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Seawater of the future: Otago researchers “blitz” White Island

Jelly fish

Friday 13 November 2015 10:41am

White Island blitz image
White Island is home to a unique marine environment.

In early December, an Otago-led group of chemists, biologists, geologists, botanists and marine scientists from around the world are planning a “blitz” on Whakaari (White Island), a marine volcano off the coast of Whakatane. Their aim: find out as much about the island’s currents, water, algae, and marine animals as they can in just four days.

The scientific expedition will take place the first week of December, with fishing boats, divers, snorkelers, a variety of equipment and samplers travelling 48 km offshore to White Island to study its unique marine environment.

Expedition leader Associate Professor Abby Smith of Otago’s Department of Marine Science says White Island is special because the volcano heats up the surrounding water and bubbles carbon dioxide into it through vents on the flanks of the volcano.

“This creates a marine environment that is warmer and more acidic than ‘normal’ seawater – the same kind of environment we can expect to see as CO2 in the air is absorbed by the oceans over the next several decades. In effect, the conditions create ‘seawater of the future’,” she says.

Scientists have been looking at the effects of warming and acidification on plants, animals and even ecosystems in the lab, but there are serious limitations to that kind of study.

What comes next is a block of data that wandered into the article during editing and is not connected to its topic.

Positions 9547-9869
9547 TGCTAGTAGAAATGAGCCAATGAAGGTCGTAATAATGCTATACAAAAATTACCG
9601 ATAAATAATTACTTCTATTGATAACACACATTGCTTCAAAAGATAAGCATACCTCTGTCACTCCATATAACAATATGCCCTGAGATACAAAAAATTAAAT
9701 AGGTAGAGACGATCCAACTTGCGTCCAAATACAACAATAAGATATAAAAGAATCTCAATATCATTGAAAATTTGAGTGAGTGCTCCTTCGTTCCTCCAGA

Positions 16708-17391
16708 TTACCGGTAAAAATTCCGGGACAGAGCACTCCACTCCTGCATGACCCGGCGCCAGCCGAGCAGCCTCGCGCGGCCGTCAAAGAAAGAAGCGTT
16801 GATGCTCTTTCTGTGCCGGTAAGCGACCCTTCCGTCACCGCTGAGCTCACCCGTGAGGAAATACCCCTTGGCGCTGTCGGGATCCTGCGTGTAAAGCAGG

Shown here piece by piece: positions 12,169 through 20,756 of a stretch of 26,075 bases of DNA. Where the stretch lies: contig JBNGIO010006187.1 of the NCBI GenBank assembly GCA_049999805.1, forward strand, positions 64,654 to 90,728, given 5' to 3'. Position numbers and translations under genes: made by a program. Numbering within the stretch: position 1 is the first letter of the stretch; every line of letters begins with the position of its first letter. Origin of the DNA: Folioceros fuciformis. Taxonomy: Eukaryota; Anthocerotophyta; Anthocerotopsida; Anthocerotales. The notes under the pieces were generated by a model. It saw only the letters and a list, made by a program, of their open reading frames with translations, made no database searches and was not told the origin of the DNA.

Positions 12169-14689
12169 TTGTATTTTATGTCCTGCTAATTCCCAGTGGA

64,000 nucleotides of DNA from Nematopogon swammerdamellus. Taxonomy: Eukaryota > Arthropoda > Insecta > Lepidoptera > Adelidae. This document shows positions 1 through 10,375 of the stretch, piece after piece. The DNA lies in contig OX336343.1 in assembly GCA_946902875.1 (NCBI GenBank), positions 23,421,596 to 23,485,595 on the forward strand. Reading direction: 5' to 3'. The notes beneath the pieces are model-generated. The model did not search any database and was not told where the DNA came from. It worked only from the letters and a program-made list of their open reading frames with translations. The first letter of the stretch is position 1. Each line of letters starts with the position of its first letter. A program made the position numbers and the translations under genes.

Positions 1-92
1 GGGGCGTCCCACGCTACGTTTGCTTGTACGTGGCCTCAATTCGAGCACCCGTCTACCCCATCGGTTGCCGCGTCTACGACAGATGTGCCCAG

Having a real-life lab, where animals and plants have lived their whole lives in seawater of the future, makes a big difference, she says.

“We need to know more about how this kind of environment varies over time. We hope to find out where the water is warmest, and where the bubbles make the water the most acidic. The best way to find out more about White Island is for us to go there together.”

The White Island “blitz” is being organised through the University of Otago Ocean Acidification Research Theme. Most of the 17 scientists involved are from University of Otago and University of Auckland. They will be joined by researchers from New Caledonia, Australia, Belgium, and the UK.

This work will form the baseline for further investigations, allowing scientists to plan future studies more effectively.

In the days leading up to the expedition, the Whakatane community will have the chance to meet the scientists involved in the “blitz” and hear more about the expedition through a series of community engagement events beginning 30 November.

“We hope the community events will increase understanding of, and interest in the coastal marine environment and lead to improved stewardship. And we hope to recruit some citizen scientists to help us collect valuable data about distribution, abundance and biodiversity among seashore species that will support local management and improve understanding of environmental change.”

For further information, contact:

Associate Professor Abby Smith
Department of Marine Science, University of Otago
Chief Scientist of Expedition
Tel 03 479 7470

Sally Carson
Department of Marine Science, University of Otago
Community Engagement Coordinator for Expedition
Tel 03 479 5842
Mob 021 279 5842

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